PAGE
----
Phillip Island – The Penguin Island

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phillip island

Phillip Island is a small island southeast of Melbourne in the state of Victoria. The island is not particularly large with a length of 26 km and a width of 9 km. From the mainland, you get to the island over a bridge. This place is best known for its Fairy Penguins (the Australians call them Little Penguins), which gather by the thousands every night to spend the night onshore. The island is also famous for the largest Australian seal colony!

Penguin Parade

As night falls, you can watch penguins in small groups waddling out of the water to spend the night on the mainland. So adorable! These little penguins, the size of three apples, offer an enchanting spectacle. An observation deck was built for visitors, so that the penguins are not disturbed. As soon as it gets dark, these little black heads will be sticking out of the water and you can watch them come out in small groups. The most interesting thing is that they wait for each other before starting their long march along the beach. Watching them waddle on the dunes is a wonderful sight. Taking photos is prohibited as the flash would dazzle and disturb them (unfortunately, not many tourists follow this rule).

There is only one place on the island where you can see this parade. It’s called Phillip Island Penguin Parade, on the other side of the island. You have to pay a fee, of course (Australians are smart!), and it’s not cheap, considering the short time you’ll get to see them. Even though I think that’s a pity, it’s still worth it. You can see penguins anywhere on the island though, if you look closely. This obviously doesn’t cost anything, but the parade will cost you about 24 AUD for an adult. If you want to be closer, there is a VIP Pass for 74 AUD! With this pass you will be accompanied by a ranger who will tell you all about these penguins. You get a beautiful view and you’re by yourself in a small hut. Honestly, I don’t think that this VIP pass is worth it because the standard passport is good enough.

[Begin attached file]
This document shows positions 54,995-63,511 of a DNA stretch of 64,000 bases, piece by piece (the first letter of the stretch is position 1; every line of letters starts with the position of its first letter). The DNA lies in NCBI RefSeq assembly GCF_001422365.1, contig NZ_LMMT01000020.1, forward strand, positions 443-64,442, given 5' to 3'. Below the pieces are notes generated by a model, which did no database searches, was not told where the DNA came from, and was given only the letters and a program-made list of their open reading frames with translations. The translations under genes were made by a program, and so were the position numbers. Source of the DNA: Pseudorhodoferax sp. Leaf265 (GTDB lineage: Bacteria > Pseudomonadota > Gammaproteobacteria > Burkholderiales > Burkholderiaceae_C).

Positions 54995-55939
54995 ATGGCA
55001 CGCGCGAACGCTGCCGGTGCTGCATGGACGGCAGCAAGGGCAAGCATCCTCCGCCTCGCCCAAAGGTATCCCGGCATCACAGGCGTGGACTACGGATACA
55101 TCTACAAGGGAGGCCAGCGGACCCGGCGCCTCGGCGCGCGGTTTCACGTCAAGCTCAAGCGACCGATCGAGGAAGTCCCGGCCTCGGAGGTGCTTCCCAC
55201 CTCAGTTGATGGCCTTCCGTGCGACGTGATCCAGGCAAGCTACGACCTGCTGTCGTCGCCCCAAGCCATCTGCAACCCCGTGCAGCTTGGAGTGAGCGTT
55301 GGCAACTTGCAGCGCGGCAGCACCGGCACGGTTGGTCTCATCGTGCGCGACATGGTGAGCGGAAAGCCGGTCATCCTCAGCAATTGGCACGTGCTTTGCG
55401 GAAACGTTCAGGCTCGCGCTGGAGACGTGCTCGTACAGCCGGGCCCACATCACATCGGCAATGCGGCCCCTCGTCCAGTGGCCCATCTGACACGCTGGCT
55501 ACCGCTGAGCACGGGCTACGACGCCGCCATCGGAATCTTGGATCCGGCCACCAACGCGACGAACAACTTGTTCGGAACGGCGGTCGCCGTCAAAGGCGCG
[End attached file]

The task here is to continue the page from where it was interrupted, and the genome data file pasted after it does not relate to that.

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Hiking on the island

On just one weekend, we weren’t able to do all the hikes the island has to offer. Therefore, I only introduce two of the trails, Cape Woolamai and The Nobbies, both of which have stunning landscapes.

Cape Woolamai is right at the entrance to the island on the left. This is a very popular place for surfers while others relax on the beach. We walked along the beach to the cliffs, where we followed a small trail. The view is gorgeous.

Tip: Take your time to enjoy the beautiful landscape. Just go for a surf or a swim, and laze in the sun (there are only few tourists there), but stay for a few hours and enjoy the time!

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The Nobbies is located at the other end of the island next to the Penguin Parade. You’ll find the largest concentration of seals there. Along the coast you can admire an incredible fauna and flora! If you look closely, you can see seals that perfectly fit into the landscape of rocks. Through the timber poles of the path, you will see little penguins! Before you go, don’t forget to read the information boards about the wildlife and plants inhabiting the area.

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Koala Conservation Park

Visit the Koala Conservation Park! These marsupials are just adorable! At the park, you can learn more about their lifestyle, which is kind of “extreme”! They are sleeping for 20 hours a day and feed exclusively on eucalyptus leaves, through which they are also hydrogenated. They only go from one tree to another if they really have to. The only time they are really active is when they’re reproducing. Incidentally, stroking and holding koalas is now prohibited in South Australia. A study has shown that direct contact with humans would put them under too much stress. With 20 hours of sleep a day, I honestly don’t understand how they would ever get stressed…but scientists have proven it, so we better not contradict them!

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Tours

They offer excursions for people to explore the island in the best possible way (especially if you don’t have a car). From Melbourne you get to spend a day on Philip Island for about $ 125. Leave the beaten track and avoid the tourist parks. The price includes entrance fees to the Koala Conservation Centre and the Penguin Parade.

 

Practical information

[toggles title=”How to get there” icon=”icon-road”]Phillip Island is situated 140 km south of Melbourne. Head south onto the Monash Freeway (M1), continue onto the South Gippsland (M420) and Bass (A420) highways and finally onto Phillip Island Road. From the mainland, you get to the island via a bridge, so you can take your car. The drive takes about 2 hours from Melbourne.[/toggles][toggles title=”Season” icon=”icon-cloud”]Ideal season: September to February[/toggles][toggles title=”Wildlife” icon=”icon-eye-open”] Penguin Parade: From 24 AUD. Opening hours: At dusk, in summer between 20 and 20:45 and in winter between 17:15 and 18:45.
Seal colony: free, accessible from 10am to 8pm in summer and from 11am to 4pm in winter.
Koala Conservation Centre: Open daily from 10am to 5pm. With your ticket, you can enter the centre and observe wild koalas in their natural habitat. 10.8AUD / person.[/toggles]

 

Written by Aurelie Charles

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